But if Charlestown chose that simpler, expeditious option, the “five-year” extension would have to be replaced in 2016 by a new 10-year Comprehensive Plan that conforms to recent changes in state law.

So the question is whether to use this short time frame – eight months – to do a 5-year update that will only be good until 2016 or to try to pull off a new 10-year comprehensive plan three years ahead of schedule.

At the July 25 meeting, Platner loved the idea of producing a new 10-year plan, claiming Charlestown is already so far advanced in its planning methodology that it already meets the new state standards. Really, she said, doing a five-year update is the equivalent of doing a new 10-year.

Of course, the problem is that due to Platner’s dalliance, there really isn’t enough time to do a good job at either option. But Platner asserted she can pop out either an update or a new 10-year plan in the time available.

I’m sure that’s possible if Platner writes the plan herself, follows her usual practice of ignoring all other town commissions and people she doesn’t like, and has it ratified by the CCA inner circle at their undisclosed clubhouse location.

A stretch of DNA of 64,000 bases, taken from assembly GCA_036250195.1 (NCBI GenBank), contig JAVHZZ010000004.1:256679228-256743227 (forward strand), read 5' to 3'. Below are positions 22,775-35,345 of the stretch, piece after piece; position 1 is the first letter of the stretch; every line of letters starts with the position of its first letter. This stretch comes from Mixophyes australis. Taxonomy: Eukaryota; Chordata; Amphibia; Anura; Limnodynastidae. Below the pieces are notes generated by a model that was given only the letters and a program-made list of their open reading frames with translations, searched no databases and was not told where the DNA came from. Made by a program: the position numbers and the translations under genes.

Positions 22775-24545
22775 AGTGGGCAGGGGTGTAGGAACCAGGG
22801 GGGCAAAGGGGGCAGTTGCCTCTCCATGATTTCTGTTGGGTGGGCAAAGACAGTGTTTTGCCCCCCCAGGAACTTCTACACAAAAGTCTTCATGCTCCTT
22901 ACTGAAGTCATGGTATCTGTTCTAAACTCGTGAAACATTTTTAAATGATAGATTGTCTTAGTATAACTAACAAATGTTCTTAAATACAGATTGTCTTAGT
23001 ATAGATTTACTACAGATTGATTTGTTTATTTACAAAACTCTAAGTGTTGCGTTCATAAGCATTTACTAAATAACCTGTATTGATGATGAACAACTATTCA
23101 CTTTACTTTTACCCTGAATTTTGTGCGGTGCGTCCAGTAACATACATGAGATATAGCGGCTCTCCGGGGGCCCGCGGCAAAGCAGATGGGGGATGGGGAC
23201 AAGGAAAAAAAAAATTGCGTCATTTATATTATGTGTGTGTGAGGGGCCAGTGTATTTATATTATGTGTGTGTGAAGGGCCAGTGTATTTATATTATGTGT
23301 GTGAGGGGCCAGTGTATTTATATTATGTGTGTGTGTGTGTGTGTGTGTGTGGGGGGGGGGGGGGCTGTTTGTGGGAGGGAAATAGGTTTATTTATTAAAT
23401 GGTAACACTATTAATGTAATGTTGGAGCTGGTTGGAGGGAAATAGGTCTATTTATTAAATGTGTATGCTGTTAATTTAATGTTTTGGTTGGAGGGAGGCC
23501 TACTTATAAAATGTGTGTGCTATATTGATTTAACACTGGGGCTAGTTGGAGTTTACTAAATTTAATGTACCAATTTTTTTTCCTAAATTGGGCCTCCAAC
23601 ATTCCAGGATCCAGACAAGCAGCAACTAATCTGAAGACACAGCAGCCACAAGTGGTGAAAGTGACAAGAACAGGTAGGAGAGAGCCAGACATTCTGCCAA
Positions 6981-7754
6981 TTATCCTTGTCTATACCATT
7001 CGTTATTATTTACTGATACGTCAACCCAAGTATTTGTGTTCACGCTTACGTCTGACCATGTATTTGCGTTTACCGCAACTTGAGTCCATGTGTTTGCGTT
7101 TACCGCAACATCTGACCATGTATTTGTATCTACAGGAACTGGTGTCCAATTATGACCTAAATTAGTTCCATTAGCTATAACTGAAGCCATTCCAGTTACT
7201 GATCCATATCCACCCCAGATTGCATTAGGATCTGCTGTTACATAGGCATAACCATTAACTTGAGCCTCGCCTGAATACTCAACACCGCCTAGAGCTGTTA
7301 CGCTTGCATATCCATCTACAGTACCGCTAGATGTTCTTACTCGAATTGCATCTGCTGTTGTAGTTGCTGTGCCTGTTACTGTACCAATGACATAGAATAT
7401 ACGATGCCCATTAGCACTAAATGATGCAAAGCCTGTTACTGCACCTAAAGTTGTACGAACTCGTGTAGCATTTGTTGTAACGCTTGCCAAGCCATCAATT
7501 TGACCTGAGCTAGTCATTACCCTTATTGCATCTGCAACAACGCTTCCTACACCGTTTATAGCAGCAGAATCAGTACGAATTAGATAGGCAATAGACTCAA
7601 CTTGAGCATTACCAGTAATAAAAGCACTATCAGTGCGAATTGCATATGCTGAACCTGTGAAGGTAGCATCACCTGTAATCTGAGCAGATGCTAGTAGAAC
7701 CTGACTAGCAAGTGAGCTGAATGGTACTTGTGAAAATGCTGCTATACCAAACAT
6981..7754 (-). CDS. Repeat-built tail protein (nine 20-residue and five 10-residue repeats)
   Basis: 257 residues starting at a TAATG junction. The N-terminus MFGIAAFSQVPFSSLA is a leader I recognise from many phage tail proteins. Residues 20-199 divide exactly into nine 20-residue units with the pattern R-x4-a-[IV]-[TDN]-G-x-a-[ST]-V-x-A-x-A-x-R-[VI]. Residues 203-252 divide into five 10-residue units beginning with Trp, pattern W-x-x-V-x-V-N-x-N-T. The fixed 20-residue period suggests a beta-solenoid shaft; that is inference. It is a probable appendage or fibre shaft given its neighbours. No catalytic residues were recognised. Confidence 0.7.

Even Tom Gentz got nervous

Even Town Council Prez Gentz could see this is going to be trouble
At this point, Council Boss Gentz got alarmed and pointed out that while creating a new Comprehensive Plan may seem similar to doing a 5-year update, it is a world of difference in public perception and in the amount of community involvement that would need to be mobilized.

Platner put out mixed signals throughout this discussion about how much public participation she thinks is really necessary. She pointed out that the Planning Commission sent its consultant to talk to the other town commissions during the 2006-08 update process. So much neater to hire someone to talk to those other commissions, and so much easier to dismiss what they say.

She said that very few people got involved beyond that in the 2006 5-year update.

She noted that when the first plans were written, many people came out to participate – she nostalgically described how times were so different then, when people read newspapers and really cared about their community. She expressed doubt that anyone will really care this time around.

This free-form debate/discussion drifted toward the idea of getting to work at some point soon (errr, eight months and the clock is ticking) to produce a five-year update, BUT if they liked the way it turned out, and it met the state criteria, they might just submit it to the state as a brand new 10-year Comprehensive Plan.